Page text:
SAN FRANCISCO - Google and Apple on Thursday said they are hardening encryption tactics on devices powered by their mobile operating systems and tossing away the keys.
The move should mean that even the government with its court-issued warrants will be blocked from getting hold of pictures, messages and other personal data stored on forthcoming Android or Apple smartphones and tablets.
Google and Apple are among Internet titans intent on firming up trust shaken by revelations of massive online spying by US officials and by the recent hacking of celebrity iCloud accounts that exposed nude photos.
A Google spokesman told AFP that encryption is already offered for the Android system on smartphones and tablets, but will be turned on automatically in the upcoming version of software.
"For over three years Android has offered encryption, and keys are not stored off of the device, so they cannot be shared with law enforcement," the spokesman said in a statement.
"As part of our next Android release, encryption will be enabled by default out of the box, so you won't even have to think about turning it on." Google has not said when the next update of Android is due for release.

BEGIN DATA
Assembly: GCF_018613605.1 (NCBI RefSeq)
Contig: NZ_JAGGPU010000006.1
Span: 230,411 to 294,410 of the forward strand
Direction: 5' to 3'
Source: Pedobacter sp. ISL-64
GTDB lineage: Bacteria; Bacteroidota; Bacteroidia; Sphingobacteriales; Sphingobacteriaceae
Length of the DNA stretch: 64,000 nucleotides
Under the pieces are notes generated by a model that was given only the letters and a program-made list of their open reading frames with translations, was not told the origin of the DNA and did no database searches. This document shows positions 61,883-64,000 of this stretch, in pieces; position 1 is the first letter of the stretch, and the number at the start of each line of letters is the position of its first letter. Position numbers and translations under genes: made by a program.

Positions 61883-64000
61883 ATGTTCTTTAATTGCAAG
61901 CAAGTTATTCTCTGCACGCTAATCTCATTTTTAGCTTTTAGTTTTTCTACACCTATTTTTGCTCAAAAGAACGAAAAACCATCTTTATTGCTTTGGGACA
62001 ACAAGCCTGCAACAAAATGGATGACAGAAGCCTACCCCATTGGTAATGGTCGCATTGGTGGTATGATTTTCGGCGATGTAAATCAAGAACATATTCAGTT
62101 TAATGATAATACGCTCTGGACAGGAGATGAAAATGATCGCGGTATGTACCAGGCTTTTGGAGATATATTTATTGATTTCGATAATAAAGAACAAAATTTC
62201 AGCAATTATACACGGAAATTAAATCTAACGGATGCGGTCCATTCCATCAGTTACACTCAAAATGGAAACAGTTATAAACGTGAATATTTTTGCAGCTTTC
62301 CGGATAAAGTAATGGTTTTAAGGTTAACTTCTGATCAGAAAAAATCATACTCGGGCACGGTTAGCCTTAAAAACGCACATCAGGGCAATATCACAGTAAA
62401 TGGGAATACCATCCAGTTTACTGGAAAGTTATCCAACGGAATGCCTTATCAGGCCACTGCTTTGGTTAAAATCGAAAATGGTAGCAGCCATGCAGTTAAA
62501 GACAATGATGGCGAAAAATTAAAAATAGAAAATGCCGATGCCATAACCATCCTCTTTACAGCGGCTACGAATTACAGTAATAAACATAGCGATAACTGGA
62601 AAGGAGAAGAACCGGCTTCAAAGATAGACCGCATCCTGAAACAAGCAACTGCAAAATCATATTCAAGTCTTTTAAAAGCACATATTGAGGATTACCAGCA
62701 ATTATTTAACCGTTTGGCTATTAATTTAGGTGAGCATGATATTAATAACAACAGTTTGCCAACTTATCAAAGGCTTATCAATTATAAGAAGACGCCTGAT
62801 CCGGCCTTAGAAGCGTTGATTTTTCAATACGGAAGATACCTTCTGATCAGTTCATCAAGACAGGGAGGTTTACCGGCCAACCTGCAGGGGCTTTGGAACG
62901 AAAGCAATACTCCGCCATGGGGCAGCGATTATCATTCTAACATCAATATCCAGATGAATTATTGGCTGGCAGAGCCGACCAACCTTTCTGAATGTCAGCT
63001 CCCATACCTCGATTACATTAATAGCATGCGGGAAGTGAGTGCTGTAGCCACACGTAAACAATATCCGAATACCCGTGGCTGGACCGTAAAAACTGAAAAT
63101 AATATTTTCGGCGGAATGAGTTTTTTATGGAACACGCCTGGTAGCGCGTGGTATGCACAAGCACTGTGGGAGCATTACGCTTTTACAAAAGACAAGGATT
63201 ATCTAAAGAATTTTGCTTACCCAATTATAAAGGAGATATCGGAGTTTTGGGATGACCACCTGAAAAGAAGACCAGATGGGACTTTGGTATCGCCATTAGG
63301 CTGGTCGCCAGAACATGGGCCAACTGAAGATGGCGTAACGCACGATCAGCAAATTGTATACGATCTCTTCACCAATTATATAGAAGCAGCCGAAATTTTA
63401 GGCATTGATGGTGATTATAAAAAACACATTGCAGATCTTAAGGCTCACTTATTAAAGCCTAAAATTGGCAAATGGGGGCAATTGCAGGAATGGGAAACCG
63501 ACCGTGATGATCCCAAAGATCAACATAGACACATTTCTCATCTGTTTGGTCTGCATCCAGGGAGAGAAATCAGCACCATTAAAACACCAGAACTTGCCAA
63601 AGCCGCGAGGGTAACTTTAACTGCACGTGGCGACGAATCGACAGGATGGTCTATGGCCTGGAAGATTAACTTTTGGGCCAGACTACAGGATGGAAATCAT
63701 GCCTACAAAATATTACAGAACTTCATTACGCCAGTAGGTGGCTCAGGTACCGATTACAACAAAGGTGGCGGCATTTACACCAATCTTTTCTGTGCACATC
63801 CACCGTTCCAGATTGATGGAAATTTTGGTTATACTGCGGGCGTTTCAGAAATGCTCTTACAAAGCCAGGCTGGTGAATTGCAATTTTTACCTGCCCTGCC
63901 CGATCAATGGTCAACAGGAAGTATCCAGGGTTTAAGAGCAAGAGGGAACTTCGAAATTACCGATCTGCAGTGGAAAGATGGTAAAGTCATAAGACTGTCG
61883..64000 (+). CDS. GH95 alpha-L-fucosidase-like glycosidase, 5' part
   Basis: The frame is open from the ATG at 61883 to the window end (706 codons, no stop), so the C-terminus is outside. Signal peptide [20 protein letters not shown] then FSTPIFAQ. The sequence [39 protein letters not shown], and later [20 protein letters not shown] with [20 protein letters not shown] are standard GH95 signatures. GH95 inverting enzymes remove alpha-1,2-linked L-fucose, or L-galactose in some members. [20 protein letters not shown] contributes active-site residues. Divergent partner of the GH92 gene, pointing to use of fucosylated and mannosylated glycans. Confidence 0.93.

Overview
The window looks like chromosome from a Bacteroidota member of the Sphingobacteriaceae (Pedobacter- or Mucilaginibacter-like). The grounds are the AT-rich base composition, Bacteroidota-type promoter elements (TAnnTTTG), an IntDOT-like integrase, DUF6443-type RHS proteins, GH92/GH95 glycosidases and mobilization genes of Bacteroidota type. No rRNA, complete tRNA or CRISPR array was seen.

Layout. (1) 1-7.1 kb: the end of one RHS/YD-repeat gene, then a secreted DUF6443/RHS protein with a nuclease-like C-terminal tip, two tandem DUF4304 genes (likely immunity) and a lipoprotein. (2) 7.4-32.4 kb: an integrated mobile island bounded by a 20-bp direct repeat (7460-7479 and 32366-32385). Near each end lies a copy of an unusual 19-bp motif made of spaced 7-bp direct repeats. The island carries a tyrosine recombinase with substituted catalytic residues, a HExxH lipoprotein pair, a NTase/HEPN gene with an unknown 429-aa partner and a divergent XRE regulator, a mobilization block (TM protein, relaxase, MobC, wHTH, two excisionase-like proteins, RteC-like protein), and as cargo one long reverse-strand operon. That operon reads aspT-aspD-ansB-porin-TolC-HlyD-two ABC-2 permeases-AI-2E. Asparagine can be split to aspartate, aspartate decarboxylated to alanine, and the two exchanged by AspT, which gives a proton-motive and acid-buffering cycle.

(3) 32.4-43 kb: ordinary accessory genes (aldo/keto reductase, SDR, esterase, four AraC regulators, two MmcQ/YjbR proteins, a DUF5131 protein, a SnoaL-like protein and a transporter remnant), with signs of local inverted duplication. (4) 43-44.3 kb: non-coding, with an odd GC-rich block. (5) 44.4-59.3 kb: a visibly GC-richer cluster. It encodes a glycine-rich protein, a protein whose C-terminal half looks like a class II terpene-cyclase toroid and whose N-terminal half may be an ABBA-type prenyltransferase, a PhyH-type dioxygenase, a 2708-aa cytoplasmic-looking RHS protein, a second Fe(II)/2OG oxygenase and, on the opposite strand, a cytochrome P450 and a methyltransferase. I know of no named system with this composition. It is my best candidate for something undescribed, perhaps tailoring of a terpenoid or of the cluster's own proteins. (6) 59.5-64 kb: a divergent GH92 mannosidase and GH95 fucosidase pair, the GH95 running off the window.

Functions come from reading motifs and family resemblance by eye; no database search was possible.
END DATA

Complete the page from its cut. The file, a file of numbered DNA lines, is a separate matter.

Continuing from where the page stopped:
Apple announced that its new encryption is built into the iOS 8 operating system available on the iPhone 6, which goes on sale Friday. It also can be installed on many existing iPhones and iPads.
Apple is essentially allowing people to lock iPhones, iPads or iPods using encrypted passwords without giving itself any keys.
"Your personal data such as photos, messages (including attachments), email, contacts, call history, iTunes content, notes, and reminders, is placed under the protection of your passcode," says the new policy on Apple's website.
"Apple cannot bypass your passcode and therefore cannot access this data. So it's not technically feasible for us to respond to government warrants for the extraction of this data from devices in their possession running iOS 8."
Internet spying scandal
Leaked documents from former National Security Agency contractor Edward Snowden have highlighted concerns about the role of major tech firms in government spying programs.
Internet titans including Facebook, Microsoft, Apple, Yahoo and Google have been campaigning for the freedom to let people know more about requests made under the auspices of anti-terrorism law that mandates such queries be kept secret.
Apple's chief executive Tim Cook said the company is dedicated to protection of personal data and that security at iCloud was beefed up after photos stored online were pilfered from celebrity accounts.